By Susan Hayes | Prevention.com | September 21, 2004
Protect your blood-pumping muscle by increasing relaxation and exercise time
Garden-variety stress–little spats, minor frustrations, short-lived blue moods–can raise your odds for fatal and irregular heartbeats, new research suggests.
When 135 heart patients tracked their moods for 2 days while wearing portable heart monitors, scientists found that “as stress increased, heart rate variability–the heart’s ability to beat faster or slower in response to emotion or physical demands–decreased,” notes researcher Simon Bacon, PhD, of Hôpital du Sacré-Coeur in Montreal.
Heart rate variability (HRV) is a cutting-edge measurement of cardiovascular health. It’s so new that your doctor can’t check it with a simple test, and so subtle that you can’t assess it by taking your own pulse.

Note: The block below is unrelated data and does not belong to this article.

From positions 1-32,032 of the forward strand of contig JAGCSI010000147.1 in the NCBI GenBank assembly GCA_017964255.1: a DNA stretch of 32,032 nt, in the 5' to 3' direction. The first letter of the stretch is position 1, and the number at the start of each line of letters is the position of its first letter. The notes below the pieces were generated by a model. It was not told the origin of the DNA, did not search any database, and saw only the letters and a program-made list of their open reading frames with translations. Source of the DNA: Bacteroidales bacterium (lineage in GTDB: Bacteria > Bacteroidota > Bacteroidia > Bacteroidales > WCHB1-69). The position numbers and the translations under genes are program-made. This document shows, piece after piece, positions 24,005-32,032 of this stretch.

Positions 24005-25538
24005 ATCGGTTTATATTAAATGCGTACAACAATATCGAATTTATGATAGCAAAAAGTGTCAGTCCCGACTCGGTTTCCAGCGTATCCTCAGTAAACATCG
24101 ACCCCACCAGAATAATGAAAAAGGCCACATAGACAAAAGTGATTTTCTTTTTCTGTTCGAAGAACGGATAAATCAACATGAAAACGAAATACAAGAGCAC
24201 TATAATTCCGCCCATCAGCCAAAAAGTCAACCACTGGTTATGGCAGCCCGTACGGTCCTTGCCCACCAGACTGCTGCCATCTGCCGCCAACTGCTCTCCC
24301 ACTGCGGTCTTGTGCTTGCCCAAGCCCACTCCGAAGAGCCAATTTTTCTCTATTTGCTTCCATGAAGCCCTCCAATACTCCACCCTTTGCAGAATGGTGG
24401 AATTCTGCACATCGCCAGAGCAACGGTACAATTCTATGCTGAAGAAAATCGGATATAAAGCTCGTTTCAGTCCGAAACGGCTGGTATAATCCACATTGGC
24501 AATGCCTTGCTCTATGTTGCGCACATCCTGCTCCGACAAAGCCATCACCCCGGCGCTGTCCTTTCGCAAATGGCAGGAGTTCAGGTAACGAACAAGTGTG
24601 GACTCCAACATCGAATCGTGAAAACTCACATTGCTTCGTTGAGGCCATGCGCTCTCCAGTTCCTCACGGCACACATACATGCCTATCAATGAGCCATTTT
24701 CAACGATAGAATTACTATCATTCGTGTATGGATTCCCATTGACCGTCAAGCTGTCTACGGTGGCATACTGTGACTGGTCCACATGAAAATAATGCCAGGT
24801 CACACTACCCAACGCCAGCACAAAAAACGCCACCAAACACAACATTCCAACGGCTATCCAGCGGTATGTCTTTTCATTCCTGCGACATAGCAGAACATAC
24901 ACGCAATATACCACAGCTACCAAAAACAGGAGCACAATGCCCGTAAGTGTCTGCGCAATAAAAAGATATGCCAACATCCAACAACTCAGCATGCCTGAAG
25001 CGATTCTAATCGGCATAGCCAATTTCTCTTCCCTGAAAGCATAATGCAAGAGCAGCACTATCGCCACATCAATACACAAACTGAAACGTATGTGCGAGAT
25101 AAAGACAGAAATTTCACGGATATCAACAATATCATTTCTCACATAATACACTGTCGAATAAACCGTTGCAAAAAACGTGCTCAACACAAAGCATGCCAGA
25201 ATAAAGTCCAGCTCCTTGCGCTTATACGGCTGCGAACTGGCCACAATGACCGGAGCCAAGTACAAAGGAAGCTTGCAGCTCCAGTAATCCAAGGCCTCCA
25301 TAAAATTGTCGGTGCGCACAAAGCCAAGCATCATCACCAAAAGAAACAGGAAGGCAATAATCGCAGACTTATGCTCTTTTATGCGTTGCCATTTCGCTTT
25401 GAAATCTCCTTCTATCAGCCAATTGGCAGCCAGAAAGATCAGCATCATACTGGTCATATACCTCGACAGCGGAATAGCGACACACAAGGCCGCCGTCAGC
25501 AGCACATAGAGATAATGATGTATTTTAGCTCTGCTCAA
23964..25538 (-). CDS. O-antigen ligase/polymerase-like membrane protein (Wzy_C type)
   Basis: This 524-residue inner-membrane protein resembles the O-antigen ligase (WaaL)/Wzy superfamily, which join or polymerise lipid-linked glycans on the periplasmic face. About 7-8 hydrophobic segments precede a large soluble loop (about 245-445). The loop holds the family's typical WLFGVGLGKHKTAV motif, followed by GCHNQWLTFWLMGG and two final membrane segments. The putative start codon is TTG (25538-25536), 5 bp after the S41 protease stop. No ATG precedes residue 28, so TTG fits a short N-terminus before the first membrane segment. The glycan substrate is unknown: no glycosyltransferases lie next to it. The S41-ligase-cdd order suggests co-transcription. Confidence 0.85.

“More HRV means your heart is better able to adapt to changing circumstances,” Bacon says. Less HRV means nerves and heart muscle can’t respond easily to change, potentially leading to out-of-rhythm beats or an abrupt, fatal stop. About 250,000 Americans die each year from sudden cardiac arrest.
Stress may reduce HRV by affecting nerves that control the heart, Bacon says. What you can do: Soothe and protect your heart with stress reduction and exercise. Preliminary evidence suggests that both improve HRV.
Copyright (c) Rodale, Inc. 2004